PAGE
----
Sewell: Yes, what is exposed is the address to storage instance…e.g.: the bit-pattern, rather than the pointer value, which includes provenance.
    Wiedijk: Why are not all addresses exposed all the time?
    Sewell: Personally, I would prefer that. The expose mechanism means you can observe a desirable undefined behavior by examining a single execution. Otherwise one relies more heavily on non-determinism to observe undefined behaviors. It seems that WG14 and WG21 prefer the concrete view.
    Keaton: If everything is exposed, some optimizations will be disallowed.
    Sewell: Yes, but surprisingly few.
    Gustedt: It is easier to argue about unexposed addresses.
    Bagnara: In how many pages can you explain what can and cannot be done, to C programmers?
    Gustedt: We tried to do this today. Provenance, storage instance, exposed, and synthesized. These are the concepts you must clearly explain. The rest are standardese.
    Sewell: If one wants to understand all cases, one needs a bit more. Not all that difficult, compared to something like arithmetic semantics in C.
    Gilding: In many places it is a lot simpler.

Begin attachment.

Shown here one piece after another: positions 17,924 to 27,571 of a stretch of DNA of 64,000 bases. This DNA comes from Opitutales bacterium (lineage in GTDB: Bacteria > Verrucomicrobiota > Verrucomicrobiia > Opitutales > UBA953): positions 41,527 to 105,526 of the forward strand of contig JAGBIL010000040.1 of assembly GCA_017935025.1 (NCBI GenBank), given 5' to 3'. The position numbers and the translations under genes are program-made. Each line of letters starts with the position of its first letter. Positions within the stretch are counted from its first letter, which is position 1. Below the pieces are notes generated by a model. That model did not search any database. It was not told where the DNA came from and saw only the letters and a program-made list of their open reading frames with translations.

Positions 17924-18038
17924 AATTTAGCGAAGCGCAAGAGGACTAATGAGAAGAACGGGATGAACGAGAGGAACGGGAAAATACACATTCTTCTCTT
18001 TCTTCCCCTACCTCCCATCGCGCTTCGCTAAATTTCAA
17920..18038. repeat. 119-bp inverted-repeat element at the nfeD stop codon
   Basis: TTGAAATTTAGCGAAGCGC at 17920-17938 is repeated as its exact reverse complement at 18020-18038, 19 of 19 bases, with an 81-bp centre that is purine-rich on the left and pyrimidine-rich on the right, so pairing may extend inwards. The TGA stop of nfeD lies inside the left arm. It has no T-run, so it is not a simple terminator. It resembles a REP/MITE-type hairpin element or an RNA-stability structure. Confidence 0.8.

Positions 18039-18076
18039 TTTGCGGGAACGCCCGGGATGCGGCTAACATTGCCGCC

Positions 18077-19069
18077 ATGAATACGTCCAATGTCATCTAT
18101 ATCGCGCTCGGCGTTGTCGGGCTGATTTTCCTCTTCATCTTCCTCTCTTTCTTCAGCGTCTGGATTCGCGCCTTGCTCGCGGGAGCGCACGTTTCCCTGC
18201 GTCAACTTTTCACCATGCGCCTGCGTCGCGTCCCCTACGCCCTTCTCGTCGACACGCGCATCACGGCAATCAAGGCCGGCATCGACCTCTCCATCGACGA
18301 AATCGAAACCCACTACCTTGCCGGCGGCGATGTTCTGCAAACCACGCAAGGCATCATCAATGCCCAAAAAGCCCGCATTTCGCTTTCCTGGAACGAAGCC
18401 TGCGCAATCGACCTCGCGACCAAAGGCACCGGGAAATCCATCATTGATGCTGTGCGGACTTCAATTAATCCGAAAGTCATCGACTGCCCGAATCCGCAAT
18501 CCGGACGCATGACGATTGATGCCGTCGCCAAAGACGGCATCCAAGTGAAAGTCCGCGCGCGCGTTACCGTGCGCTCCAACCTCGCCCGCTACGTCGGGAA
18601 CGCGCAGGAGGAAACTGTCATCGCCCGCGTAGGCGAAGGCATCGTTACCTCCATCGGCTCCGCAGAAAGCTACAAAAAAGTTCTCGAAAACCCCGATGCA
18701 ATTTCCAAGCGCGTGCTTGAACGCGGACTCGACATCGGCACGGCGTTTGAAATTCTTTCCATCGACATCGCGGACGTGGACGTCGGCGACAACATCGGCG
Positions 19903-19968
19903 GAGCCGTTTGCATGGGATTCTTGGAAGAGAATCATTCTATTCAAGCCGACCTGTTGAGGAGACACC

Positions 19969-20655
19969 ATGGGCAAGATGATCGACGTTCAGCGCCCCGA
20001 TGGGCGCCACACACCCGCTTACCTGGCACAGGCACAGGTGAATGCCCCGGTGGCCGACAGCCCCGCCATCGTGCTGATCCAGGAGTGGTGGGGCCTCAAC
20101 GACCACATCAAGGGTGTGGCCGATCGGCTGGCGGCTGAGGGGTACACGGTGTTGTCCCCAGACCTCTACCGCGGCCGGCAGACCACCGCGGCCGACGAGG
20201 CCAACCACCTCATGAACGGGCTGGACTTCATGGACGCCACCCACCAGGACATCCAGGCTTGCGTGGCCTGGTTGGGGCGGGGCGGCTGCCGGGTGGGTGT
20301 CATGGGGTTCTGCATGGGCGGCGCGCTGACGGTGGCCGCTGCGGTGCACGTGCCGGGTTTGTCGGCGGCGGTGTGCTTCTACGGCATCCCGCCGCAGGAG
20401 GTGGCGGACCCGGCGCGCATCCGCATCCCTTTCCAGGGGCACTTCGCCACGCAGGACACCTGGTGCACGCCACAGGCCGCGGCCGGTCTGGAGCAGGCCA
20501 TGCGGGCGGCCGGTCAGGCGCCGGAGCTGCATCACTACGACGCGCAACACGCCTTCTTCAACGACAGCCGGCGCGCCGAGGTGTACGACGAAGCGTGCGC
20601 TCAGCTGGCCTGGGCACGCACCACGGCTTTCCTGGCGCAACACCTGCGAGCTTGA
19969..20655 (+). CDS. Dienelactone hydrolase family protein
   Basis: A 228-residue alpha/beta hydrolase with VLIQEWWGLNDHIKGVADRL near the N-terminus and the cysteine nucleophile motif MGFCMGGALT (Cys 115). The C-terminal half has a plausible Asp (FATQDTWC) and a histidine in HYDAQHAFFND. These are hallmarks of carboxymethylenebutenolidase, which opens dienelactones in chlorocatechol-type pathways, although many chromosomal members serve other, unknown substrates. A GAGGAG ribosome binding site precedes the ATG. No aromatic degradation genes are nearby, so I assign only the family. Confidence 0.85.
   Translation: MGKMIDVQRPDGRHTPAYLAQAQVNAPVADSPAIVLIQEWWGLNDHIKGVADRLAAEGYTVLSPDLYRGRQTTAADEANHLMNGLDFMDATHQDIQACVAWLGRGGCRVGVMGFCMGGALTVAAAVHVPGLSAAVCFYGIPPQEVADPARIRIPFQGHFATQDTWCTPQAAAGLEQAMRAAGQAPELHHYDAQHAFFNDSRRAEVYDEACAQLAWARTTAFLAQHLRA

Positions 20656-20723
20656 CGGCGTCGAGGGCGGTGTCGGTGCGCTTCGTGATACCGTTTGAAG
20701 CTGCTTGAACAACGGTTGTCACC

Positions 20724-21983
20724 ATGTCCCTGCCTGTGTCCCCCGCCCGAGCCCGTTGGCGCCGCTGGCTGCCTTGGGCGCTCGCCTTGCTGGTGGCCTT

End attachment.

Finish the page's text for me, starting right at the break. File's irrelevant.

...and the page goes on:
Seacord: Is this not lower-priority since it cannot get added to C23? We have also farmed out other things to this study group that got deprioritized because of provenance. Should we address these other problem areas?
    Gustedt: These other things are more difficult to reach consensus on. So they would also never make it into C23 even if we prioritized them now.
    Seacord: So are we not concerned about uninitialized reads or wobbly values?
    Sewell: In the list of papers, several talk about those things, like wobbly values. We focused on provenance because we could obtain consensus.
    Krause: What would stop us from voting this into C23 then?
    Keaton: Many people objected to that, because of unintended consequences with regard to optimizations.
    Sewell: That would also assume we have serious compiler feedback, which we currently lack.
    Gustedt: This is more of a certification that compilers abide by these constraints. No one has currently certified that.
    Gilding: Would it be acceptable to extract papers out of this? Like one on storage instances, without provenance, going into C23?
    Gustedt: There is a paper about storage instances. We still could discuss that. Not very difficult to do. It would not reduce the size of the TS, which is based on C17. A C23-based TS would be smaller though.
    Wiedijk: How can one participate in the Memory Object group? Can you publish how to get involved?
    Sewell: There is a mailing list among the authors.
    Ballman: I can add info to the C study group website if you publish info on getting on the mailing list.